Checking Social Sites for Information on Candidates
firms become busier, many seem to be searching for easier ways to gain
information about prospective employees. Many have found that accessing online
social networking sites can provide a background check that otherwise would be
communities such as MySpace or Facebook are tremendous sources of information.
Often, that information provides a highly personal self-assessment or even
evidence of criminal behavior. Such sites with profiles, and others with blogs
or visible chat sessions, can provide background information on prospective
employees that most employees would probably otherwise conceal.
Online Information Is
posted on social networking sites or in blogs is considered public, and some of
the information placed on these public sites can be extremely revealing.
Students and others who are using online community sites seem to have an
unreasonable expectation of privacy. Many seem to misunderstand that if they
are exhibitionists on the internet, document their own bad behavior, or provide
comments that reveal too much, they will damage their reputations and their
online as part of background checks can provide important perspective on
candidates, many of whom may be more honest online than on their resumes.
According to Rosemary Haefner, vice president of CareerBuilder.com, a company
that surveyed hiring managers, firms have reported that artificial credentials are
the most common online discovery that leads to disqualification of a prospect.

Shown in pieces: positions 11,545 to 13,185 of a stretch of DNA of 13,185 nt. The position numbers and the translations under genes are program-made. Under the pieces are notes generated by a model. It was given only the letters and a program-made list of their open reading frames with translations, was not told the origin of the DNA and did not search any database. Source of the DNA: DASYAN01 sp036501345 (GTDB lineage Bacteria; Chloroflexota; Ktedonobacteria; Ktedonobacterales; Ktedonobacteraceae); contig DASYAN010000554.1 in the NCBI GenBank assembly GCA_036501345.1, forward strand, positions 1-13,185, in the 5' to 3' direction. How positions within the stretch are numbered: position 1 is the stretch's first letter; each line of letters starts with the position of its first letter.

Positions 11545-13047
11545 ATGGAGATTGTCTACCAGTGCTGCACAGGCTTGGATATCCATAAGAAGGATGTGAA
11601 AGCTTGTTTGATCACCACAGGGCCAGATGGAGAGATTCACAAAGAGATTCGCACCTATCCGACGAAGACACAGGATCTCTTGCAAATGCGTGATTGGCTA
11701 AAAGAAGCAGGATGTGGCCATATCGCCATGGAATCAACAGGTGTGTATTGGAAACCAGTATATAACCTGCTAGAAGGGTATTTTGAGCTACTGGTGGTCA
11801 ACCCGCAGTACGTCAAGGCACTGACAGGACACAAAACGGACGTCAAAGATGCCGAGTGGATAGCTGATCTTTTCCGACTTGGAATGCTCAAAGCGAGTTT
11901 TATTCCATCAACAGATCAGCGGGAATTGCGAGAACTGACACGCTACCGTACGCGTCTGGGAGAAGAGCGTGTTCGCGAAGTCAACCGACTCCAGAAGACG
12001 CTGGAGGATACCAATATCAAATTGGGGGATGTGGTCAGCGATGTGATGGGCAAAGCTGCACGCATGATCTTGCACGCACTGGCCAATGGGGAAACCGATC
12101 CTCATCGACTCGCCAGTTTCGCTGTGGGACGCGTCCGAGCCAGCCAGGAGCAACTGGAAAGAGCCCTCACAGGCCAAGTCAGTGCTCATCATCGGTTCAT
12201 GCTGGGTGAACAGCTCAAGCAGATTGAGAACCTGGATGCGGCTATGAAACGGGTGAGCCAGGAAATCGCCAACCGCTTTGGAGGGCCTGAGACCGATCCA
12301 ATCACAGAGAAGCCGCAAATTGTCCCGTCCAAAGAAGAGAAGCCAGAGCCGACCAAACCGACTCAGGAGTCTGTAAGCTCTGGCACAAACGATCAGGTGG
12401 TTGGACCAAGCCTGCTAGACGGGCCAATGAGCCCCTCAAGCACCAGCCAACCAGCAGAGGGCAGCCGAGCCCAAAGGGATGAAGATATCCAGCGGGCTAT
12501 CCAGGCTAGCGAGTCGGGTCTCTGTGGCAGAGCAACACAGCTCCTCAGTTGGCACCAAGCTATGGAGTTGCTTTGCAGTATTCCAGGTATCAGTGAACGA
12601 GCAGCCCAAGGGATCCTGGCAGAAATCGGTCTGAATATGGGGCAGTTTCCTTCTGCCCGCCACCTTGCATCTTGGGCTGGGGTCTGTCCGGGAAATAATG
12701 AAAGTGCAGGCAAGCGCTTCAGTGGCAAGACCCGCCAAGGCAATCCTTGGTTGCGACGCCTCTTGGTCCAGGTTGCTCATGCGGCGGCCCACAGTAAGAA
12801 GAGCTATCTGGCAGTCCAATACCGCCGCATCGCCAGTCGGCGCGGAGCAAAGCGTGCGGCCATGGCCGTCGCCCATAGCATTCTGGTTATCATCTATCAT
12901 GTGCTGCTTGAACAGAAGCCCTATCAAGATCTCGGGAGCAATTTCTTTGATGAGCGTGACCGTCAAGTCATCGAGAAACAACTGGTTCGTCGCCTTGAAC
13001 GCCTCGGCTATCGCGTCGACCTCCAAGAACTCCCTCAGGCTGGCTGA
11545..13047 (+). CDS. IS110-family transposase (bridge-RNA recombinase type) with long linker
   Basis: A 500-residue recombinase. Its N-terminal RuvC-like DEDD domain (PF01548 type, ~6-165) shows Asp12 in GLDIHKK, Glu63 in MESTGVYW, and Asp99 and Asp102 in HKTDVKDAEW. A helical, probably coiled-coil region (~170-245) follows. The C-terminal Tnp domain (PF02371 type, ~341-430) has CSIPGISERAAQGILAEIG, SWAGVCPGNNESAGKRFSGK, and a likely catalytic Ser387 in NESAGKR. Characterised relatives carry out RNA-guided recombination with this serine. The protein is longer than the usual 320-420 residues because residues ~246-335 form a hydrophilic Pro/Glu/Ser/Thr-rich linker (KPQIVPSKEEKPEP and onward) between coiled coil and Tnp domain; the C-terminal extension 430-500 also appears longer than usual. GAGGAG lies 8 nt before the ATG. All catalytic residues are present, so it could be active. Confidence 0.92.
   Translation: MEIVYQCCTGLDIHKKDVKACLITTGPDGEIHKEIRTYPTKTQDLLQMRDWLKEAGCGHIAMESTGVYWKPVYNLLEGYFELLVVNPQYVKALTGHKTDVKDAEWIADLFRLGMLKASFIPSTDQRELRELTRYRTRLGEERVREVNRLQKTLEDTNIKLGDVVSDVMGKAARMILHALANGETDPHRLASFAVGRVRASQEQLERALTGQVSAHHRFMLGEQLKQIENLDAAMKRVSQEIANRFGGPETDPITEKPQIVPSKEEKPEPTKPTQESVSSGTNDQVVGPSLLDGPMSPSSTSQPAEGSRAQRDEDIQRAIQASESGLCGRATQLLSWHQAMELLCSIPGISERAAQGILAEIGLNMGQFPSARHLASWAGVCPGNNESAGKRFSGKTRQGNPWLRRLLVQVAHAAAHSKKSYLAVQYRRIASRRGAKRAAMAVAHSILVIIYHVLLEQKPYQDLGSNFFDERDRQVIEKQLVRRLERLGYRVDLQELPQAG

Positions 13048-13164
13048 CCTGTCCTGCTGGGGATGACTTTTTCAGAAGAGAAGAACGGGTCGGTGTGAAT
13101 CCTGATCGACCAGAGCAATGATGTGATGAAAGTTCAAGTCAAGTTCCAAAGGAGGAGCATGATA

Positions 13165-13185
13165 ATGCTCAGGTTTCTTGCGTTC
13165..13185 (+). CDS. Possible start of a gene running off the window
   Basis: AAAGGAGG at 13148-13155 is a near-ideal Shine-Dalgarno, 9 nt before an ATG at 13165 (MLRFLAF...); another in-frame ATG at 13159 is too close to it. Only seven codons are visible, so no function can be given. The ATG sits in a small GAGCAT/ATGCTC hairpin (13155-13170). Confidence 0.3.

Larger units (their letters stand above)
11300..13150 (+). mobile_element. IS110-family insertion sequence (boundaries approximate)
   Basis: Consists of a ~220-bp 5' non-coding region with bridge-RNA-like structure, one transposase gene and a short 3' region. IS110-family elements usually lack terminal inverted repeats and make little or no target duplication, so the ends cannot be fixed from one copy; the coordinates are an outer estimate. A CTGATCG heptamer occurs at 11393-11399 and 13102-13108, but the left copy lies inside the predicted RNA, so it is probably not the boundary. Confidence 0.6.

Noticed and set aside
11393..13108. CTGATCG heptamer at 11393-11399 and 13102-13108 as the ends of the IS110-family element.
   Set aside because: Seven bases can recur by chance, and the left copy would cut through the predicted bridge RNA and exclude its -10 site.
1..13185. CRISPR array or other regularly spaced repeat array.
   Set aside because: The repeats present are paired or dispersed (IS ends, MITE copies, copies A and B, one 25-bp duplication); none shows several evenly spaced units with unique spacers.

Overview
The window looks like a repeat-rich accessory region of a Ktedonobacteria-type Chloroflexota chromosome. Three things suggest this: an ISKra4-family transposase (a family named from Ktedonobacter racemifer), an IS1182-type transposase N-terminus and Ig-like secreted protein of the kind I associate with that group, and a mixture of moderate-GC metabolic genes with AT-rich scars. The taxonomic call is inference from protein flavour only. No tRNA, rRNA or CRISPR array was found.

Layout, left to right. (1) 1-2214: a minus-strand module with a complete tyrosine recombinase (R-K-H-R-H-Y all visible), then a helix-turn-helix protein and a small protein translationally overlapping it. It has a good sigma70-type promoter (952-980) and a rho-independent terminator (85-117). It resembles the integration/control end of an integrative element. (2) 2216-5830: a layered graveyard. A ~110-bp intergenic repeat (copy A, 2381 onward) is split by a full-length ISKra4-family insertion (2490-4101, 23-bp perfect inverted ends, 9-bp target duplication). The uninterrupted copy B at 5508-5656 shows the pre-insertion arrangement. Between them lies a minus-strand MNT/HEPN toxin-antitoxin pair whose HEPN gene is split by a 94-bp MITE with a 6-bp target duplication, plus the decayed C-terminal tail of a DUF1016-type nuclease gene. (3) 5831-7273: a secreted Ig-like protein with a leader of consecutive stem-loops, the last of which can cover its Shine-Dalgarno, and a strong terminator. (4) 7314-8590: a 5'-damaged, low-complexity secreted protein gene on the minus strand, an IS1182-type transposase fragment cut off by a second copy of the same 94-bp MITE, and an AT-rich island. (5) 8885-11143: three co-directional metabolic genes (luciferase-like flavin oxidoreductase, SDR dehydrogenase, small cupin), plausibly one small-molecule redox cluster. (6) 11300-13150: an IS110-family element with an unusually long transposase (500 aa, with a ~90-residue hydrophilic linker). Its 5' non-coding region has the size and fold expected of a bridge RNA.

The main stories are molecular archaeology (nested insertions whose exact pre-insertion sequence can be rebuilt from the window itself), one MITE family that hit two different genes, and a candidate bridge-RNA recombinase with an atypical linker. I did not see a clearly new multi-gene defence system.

Unlawful behavior discussed by the candidate seems to run a close second.
Searches May Lead to
Employment Discrimination Actions
a comment by an interviewer or an inappropriate question provides a rejected
candidate with the basis for a discrimination complaint. Most firms are very
careful to ask only those questions relevant to the job and avoid personal
questions that could be used as evidence of discriminatory conduct. Employment
screening that first looks at personal Web posts on social Web sites may
encourage inappropriate questioning. Interviewers should avoid inadvertently
including questions about comments prospects have made online.
may want to spell out policies about their use of online tools for employment
screening to avoid the risk of being accused of discrimination, but there are
no reported cases yet in which a rejected candidate has filed a discrimination
suit based on information found online. A blog or posting on a social site may
lose a person a job, but proving that it was because of their race, gender, or
age is a difficult requirement.
Services Exist to Purge
the realities of online background checks grow, some candidates are deciding
that they need to purge inappropriate behavior from their digital record, and
entrepreneurs are offering such services. In most cases these new “sanitizers”
conduct extensive online searches before a candidate applies for a job. The services